Arbor, Vol 194, No 787 (2018)

¿Hubo un 68 científico? Su repercusión en action research y mixing methods


https://doi.org/10.3989/arbor.2018.787n1009

José Andrés-Gallego
Instituto de Historia, CSIC, España
orcid http://orcid.org/0000-0001-9670-2741

Resumen


El autor se plantea si hubo un “68 científico” y se centra en dos aspectos que corresponden a dos propuestas metodológicas definidas en los años cuarenta y cincuenta del siglo XX con las expresiones “action research” y “mixing methods”, aplicadas especialmente en las ciencias sociales. En la primera, el clima creado en torno a los sucesos de 1968 contribuyó a acentuar el sentido participativo que tenía, por definición, la “action research”; es decir: la importancia de que las personas investigadas participen en la elaboración, ejecución y aplicación de esa misma investigación que se hace sobre ellas. Se apelaba ante todo al fondo democrático y antiautoritario que latía en esa propuesta y que se había convertido en parte del clima general dominante en aquellos días. La repercusión del propio 68 en “mixing methods” se centró, por su parte, en el estudio de lo ocurrido (el estudio del 68 por tanto), sobre todo desde el punto de vista sociológico y desde el de la psicología social planteada sobre la base de “mixing methods”. El autor se detiene en la propuesta de Norman Denzin; pero, tanto en el caso del “mixing methods” como en el de la “action research”, se remonta a sus respectivos orígenes inmediatos y, por tanto, a las propuestas que partieron principalmente de Kurt Lewin y la escuela de Chicago.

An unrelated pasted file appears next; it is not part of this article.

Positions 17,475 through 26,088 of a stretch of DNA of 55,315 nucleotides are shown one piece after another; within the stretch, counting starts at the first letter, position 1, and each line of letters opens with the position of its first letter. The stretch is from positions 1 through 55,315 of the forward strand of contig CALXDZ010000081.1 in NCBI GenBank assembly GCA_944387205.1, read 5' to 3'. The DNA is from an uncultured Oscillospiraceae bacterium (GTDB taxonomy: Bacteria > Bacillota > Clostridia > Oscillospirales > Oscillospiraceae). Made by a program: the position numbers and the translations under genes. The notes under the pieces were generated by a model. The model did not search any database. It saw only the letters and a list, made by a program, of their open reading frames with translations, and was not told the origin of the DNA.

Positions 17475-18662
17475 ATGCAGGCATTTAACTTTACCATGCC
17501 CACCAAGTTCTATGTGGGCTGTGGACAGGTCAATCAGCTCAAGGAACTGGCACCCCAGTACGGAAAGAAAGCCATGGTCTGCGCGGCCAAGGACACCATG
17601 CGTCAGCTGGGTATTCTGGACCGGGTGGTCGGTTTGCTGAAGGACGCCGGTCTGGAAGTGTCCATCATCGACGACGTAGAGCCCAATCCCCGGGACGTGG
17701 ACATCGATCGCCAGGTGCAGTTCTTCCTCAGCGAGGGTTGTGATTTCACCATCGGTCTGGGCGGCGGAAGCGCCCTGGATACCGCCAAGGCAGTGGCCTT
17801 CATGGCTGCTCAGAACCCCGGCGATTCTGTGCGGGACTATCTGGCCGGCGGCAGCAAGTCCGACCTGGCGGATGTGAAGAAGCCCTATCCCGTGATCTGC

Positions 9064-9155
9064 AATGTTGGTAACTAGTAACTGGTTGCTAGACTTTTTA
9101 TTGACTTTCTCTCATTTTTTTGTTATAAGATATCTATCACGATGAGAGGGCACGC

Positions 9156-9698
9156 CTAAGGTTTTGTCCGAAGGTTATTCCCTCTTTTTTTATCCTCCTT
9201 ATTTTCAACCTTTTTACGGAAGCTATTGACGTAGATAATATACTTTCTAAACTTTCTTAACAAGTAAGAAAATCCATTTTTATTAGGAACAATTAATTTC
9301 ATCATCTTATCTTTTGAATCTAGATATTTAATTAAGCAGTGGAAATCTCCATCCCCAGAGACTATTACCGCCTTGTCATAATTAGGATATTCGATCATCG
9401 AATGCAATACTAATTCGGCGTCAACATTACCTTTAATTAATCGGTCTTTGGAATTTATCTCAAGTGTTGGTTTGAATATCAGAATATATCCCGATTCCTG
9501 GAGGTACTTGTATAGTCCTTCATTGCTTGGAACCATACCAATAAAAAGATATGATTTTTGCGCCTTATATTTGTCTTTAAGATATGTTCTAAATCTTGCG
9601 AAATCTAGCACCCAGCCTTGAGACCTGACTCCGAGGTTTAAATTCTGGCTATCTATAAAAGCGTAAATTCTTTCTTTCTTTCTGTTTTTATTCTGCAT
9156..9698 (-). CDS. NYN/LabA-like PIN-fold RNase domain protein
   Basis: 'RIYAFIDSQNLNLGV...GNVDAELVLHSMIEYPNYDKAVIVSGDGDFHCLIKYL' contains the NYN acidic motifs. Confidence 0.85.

Palabras clave


Mixed methods; action research; mayo del 68; Kurt Lewin; Norman Denzin

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